In still another aspect, this invention comprises a method for cooling an X-ray tube in a computerized tomography system comprising a gantry that is rotated about a gantry axis, the gantry comprising an X-ray tube mounted on the gantry, the X-ray tube having an X-ray tube axis, providing a heat exchanger for removing heat generated by the X-ray tube, the heat exchanger comprising at least one cooling passage for receiving a coolant for cooling the X-ray tube and being formed to define a tubular passageway having a heat exchanger axis, a first open area and a second open area, situating a first fan having a first axial fan axis at the first open area and a second axial fan having a second fan axis at the second open area to cause air to be forced through the heat exchanger to cool the X-ray tube, and mounting the heat exchanger on the gantry so that the gantry axis, the first fan axis and the second fan axis are generally co-axial.

Other objects and advantages of the invention will be apparent from the following description, the accompanying drawings and the appended claims.

BRIEF DESCRIPTION OF ACCOMPANYING DRAWING

FIG. 1 is a fragmentary perspective view of a computerized tomography system in accordance with one embodiment of the invention;

FIG. 2 is a perspective view of a heat exchanger in accordance with a preferred embodiment of the invention;

FIG. 3 is a perspective view of at least one conduit formed to define a tubular passageway having or defining an axis;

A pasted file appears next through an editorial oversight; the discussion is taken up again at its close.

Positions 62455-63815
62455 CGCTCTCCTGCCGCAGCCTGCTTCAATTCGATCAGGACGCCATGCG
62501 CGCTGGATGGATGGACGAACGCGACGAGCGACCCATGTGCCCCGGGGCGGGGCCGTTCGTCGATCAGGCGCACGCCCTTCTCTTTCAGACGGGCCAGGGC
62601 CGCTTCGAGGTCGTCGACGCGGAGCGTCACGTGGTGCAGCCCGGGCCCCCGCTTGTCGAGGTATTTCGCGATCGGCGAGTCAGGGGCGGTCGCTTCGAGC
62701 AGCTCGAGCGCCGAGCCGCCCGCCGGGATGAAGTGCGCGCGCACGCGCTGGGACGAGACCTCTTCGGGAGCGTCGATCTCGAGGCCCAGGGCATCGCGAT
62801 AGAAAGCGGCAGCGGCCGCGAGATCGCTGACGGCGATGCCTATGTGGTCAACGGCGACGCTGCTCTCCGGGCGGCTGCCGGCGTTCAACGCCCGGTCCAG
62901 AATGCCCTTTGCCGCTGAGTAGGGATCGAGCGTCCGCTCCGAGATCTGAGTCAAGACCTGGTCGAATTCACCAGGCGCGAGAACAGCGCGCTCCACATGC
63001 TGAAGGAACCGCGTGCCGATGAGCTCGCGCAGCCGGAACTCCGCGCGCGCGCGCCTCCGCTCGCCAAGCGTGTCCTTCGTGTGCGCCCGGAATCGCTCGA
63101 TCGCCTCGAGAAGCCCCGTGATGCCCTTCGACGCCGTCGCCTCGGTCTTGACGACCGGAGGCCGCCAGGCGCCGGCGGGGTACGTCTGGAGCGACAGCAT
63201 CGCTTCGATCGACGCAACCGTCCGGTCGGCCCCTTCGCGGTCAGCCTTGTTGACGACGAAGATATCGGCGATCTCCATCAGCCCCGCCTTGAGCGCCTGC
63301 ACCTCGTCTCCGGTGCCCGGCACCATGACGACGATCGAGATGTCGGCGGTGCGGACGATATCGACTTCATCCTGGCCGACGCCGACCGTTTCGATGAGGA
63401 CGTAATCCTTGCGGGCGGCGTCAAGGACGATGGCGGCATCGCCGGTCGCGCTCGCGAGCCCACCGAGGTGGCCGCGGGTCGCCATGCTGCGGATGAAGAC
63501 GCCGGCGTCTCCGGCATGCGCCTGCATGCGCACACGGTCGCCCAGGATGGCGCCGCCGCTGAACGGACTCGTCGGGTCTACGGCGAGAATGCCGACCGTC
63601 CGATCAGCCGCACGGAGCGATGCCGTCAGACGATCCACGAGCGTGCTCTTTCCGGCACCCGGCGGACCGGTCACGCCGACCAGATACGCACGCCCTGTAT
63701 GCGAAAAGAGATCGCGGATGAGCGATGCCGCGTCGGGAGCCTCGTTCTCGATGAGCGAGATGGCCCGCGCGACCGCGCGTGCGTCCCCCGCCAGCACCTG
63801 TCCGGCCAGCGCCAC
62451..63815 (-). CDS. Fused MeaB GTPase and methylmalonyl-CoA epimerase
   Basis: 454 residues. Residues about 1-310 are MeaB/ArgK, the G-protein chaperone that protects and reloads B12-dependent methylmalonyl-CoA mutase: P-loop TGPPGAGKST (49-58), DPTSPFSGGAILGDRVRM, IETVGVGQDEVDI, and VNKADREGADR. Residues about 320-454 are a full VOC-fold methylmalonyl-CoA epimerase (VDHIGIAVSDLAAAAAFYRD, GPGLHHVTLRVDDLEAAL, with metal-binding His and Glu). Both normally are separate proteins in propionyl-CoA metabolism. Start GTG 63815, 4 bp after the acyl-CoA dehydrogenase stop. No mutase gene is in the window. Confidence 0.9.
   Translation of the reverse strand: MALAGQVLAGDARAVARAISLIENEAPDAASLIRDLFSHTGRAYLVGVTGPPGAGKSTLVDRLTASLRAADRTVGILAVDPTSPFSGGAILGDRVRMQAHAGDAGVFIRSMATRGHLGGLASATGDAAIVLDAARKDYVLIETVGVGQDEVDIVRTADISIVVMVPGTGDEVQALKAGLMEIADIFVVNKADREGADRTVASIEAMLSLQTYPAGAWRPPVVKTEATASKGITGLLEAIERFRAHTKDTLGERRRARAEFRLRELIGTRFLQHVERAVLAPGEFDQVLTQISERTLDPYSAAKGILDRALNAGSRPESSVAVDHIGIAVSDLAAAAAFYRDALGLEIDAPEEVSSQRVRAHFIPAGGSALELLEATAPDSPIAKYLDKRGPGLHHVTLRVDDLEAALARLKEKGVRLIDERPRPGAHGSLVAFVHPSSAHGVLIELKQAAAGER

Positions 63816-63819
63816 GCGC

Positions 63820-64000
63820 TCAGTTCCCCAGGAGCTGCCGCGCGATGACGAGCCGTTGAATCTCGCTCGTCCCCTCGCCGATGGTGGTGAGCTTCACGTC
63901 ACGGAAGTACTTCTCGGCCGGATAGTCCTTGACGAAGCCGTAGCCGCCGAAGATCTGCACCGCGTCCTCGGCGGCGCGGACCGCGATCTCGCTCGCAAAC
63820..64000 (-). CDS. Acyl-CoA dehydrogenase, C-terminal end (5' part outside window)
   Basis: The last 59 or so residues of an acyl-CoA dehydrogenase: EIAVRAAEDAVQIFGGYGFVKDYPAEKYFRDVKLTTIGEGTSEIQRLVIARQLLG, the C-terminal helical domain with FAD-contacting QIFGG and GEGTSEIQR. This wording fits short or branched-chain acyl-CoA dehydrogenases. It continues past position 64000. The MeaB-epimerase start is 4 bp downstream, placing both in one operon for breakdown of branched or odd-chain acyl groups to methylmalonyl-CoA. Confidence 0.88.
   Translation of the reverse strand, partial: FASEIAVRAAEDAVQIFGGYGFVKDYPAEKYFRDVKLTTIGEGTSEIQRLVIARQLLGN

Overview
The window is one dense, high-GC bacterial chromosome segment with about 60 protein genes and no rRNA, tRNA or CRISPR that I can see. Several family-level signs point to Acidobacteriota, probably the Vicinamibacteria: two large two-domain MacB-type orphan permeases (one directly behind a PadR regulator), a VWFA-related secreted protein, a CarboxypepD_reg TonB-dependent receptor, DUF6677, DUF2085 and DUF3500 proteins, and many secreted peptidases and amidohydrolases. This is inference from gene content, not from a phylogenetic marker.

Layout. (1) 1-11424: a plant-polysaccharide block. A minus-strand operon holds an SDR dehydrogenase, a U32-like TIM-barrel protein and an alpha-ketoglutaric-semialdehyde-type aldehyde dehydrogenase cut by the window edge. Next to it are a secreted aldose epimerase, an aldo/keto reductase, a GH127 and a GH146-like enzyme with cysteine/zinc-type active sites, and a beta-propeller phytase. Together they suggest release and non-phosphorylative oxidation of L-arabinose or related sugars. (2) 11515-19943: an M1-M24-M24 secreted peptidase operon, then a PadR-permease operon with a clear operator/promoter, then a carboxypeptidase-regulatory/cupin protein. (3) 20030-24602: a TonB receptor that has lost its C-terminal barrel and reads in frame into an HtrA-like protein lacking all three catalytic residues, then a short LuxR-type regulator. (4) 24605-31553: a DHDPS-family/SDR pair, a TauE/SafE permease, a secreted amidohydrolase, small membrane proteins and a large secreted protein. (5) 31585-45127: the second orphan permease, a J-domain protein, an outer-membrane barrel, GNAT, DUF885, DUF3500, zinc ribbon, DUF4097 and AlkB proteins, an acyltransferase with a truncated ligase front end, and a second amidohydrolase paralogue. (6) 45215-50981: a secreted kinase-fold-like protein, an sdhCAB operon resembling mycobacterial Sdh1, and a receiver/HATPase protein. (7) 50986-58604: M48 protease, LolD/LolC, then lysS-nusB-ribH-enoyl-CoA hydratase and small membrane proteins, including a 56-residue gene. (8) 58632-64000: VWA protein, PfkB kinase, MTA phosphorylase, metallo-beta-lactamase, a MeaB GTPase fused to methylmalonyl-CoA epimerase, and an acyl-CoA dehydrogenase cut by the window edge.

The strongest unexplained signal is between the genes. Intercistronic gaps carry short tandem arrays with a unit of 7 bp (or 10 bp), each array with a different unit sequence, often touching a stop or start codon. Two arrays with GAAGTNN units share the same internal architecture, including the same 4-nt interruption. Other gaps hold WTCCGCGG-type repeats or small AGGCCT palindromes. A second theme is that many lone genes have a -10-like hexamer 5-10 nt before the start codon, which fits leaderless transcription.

FIG. 4 is an exploded view of the heat exchangers shown in FIG. 2; and

FIG. 5 is an exploded view of another embodiment of the invention.

DETAILED DESCRIPTION OF PREFERRED EMBODIMENT

Referring now to FIG. 1, a computerized tomography or radiographic device or system 10 is shown. The system 10 comprises a gantry 12 that is rotatably driven about a gantry axis GA by a drive motor 14 which is under the control of a controller 16. An X-ray tube 18 is conventionally mounted on the gantry. In a manner conventionally known, the X-ray tube 18 transmits x-radiation towards a patient 20 shown lying on table 22 as the gantry 12 is rotated about the gantry axis at a rate of, for example, about two–three revolutions per second.

In order to cool the X-ray tube 18, the system 10 further comprises a pump 24 which is coupled to controller 16 as shown. The pump 24 pumps a coolant such as oil via conduit 32 to the heat exchanger 30. The coolant is pumped from the heat exchanger 30, through conduit 28 and into an X-ray tube 18 until the coolant returns to the pump 24 via line 26. Note that the X-ray tube 18 comprises an X-ray tube axis TA and the heat exchanger 30 comprises a heat exchanger axis HA as best illustrated in FIG. 1.

It should be appreciated that the X-ray tube 18 operates within a typical predetermined temperature range, such as 30 Degrees Celsius to 80 Degrees Celsius. The system 10 further comprises a sensor 34 coupled to controller 16. If the sensor 34 senses that a temperature of the X-ray tube 18 is outside the predetermined range, then the controller 16 responds by, among other things, terminating power to the X-ray tube 18 in response to the sensed temperature. It should be appreciated, however, that the predetermined range may vary depending on the application and the type or model X-ray tube used.